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Editor’s Corner

Furniture World Magazine


Editor's Corner


Most folks believe 2024 will be less than an inspirational year, likely to deliver an uninspiring economy, a cringe-worthy political season and disturbing world events. For these and other reasons, home furnishings retailers seem ready to approach 2024 conservatively. Most will continue the hard work they started during Covid to improve their systems, keep inventories in line and invest in their people to get the most out of every digital and in-store lead. It’s my guess that their marketing will focus on mining lists of previous shoppers and past customers to bring people back into stores to complete their next projects. Time-tested messaging, including event promotions, will attract shoppers already in or about to enter the market as dreamers or shoppers. In a business environment where generating incremental traffic will be paramount, they will also work to inspire new customers who have not previously considered them.

Bob Dylan said, “Inspiration is hard to come by. You have to take it where you find it.” In 2024, shoppers will find inspiration in your stores and your messaging or find it elsewhere.

Addressing that concern, design trend forecaster Michael Cleghorn points out in this Furniture World issue that inspiring what he calls the decorator category of customers will present the best opportunity for retailers to improve their businesses in 2024.

He suggests that Furniture World readers might reach out to those aspirational shoppers who currently shop at retailers like Crate & Barrel, Jonathan Adler, RH, Target, Zara and the many emerging digital brands. These operations, he points out, “have taken market share from more traditional brick-and-mortar furniture store brands that appeal to a wide audience.” Cleghorn believes that by offering shoppers an experience that “is more specific, inspiring and tailored to their aspirations,” furniture retailers will increase sales in the coming year. Read the interview on page six.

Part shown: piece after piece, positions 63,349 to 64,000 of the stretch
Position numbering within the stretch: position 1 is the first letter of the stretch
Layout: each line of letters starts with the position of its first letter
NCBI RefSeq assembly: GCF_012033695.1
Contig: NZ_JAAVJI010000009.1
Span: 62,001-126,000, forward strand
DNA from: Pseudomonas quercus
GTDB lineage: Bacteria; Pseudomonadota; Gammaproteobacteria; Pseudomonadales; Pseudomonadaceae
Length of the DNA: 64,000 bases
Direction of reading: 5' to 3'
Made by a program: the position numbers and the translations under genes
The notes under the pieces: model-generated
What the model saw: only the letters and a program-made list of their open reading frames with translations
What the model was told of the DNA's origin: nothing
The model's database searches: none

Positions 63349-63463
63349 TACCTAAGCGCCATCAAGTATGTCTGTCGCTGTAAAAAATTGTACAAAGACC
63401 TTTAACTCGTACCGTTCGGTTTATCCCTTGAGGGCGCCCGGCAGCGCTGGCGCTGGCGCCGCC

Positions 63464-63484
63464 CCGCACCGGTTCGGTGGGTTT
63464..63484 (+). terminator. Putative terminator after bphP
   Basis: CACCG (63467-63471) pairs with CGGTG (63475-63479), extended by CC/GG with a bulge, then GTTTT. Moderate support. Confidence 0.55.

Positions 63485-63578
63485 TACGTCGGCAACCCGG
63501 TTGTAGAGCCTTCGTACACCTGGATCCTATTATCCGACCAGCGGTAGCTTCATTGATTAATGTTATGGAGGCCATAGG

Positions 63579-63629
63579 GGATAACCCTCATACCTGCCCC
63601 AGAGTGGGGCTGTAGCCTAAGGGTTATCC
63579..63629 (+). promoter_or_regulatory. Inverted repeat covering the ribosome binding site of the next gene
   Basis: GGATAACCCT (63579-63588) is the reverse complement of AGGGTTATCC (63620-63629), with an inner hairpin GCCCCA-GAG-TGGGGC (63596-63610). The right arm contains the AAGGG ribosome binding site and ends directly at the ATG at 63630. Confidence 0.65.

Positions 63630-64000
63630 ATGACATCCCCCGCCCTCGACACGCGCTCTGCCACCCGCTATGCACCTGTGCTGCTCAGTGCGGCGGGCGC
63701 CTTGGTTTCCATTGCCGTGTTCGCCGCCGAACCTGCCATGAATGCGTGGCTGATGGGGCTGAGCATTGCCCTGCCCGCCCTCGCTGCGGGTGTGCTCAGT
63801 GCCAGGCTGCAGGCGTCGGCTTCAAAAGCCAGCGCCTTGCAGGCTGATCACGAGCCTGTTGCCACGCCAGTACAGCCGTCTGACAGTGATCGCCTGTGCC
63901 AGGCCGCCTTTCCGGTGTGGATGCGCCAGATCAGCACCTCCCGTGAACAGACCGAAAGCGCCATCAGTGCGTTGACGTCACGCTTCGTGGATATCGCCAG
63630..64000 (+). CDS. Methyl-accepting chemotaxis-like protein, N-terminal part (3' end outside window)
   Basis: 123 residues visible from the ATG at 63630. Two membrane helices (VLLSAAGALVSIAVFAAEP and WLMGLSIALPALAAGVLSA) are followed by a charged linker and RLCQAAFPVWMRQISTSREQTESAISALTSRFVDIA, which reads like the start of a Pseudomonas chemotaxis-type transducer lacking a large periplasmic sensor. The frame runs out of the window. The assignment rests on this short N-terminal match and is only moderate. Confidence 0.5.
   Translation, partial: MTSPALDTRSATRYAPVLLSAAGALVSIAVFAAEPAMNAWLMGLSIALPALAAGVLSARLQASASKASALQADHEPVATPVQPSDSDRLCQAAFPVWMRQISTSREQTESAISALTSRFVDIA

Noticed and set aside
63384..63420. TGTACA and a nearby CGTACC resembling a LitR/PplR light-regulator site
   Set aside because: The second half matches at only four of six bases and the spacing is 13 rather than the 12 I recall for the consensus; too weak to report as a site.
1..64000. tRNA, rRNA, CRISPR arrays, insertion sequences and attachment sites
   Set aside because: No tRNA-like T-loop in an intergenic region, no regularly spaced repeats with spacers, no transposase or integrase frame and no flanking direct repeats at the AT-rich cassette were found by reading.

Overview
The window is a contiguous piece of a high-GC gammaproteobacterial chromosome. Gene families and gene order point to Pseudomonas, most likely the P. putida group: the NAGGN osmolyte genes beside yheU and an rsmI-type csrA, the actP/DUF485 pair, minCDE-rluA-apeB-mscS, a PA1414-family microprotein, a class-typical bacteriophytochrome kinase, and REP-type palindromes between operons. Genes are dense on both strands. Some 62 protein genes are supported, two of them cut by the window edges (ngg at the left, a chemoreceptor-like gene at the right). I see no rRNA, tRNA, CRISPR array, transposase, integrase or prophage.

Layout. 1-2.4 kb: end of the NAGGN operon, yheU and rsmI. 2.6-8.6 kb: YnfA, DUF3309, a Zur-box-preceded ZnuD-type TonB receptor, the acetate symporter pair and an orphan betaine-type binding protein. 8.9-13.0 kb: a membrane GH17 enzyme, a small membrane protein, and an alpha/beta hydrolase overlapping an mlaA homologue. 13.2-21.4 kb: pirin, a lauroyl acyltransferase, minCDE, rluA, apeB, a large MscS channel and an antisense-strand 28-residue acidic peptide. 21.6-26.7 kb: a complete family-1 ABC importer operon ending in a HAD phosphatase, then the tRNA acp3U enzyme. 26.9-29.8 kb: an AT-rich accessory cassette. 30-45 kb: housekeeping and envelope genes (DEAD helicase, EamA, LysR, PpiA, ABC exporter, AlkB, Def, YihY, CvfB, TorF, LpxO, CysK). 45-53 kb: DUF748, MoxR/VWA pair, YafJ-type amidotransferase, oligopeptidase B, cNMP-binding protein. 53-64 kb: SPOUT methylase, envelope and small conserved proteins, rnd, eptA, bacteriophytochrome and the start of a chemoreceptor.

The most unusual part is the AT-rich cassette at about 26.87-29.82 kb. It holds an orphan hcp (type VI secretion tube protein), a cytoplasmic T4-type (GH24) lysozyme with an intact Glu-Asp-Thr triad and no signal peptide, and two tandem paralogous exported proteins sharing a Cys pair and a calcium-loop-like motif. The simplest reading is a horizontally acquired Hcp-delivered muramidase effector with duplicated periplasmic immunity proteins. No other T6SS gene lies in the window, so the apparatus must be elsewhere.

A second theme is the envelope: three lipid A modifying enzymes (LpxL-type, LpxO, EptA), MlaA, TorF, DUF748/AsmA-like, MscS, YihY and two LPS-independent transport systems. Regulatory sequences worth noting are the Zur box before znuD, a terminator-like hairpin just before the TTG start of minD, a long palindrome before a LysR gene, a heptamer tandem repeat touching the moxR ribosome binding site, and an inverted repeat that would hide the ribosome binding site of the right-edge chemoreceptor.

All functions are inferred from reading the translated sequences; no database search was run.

Another group of potential customers who might be encouraged to visit are those who are making do with what they have. “When it comes to the spaces they live and work in,” noted interior designer Gala Magriñá in the September/October edition of Furniture World, “many people believe it’s okay to spend most of their lives in subpar interior environments.” A key to inspiring this group to visit stores and improve their spaces is to let them know they deserve better. Appeal to their need to be healthier, sleep better, be more comfortable and reduce their anxiety level in a troubled outside world. Our industry is positioned to bring beauty and joy into people’s lives. And there’s science to back this up (see www.furninfo.com/furniture-world-articles/4063). People deserve better than the home environments they’ve settled for. And perhaps all they need in 2024 is an inspirational push in the right direction to make them realize that.

Wishing you good retailing,

Russell Bienenstock
Editorial Director/CEO

Russell Bienenstock is Editor-in-Chief of Furniture World Magazine, founded 1870. Comments can be directed to him at editor@furninfo.com.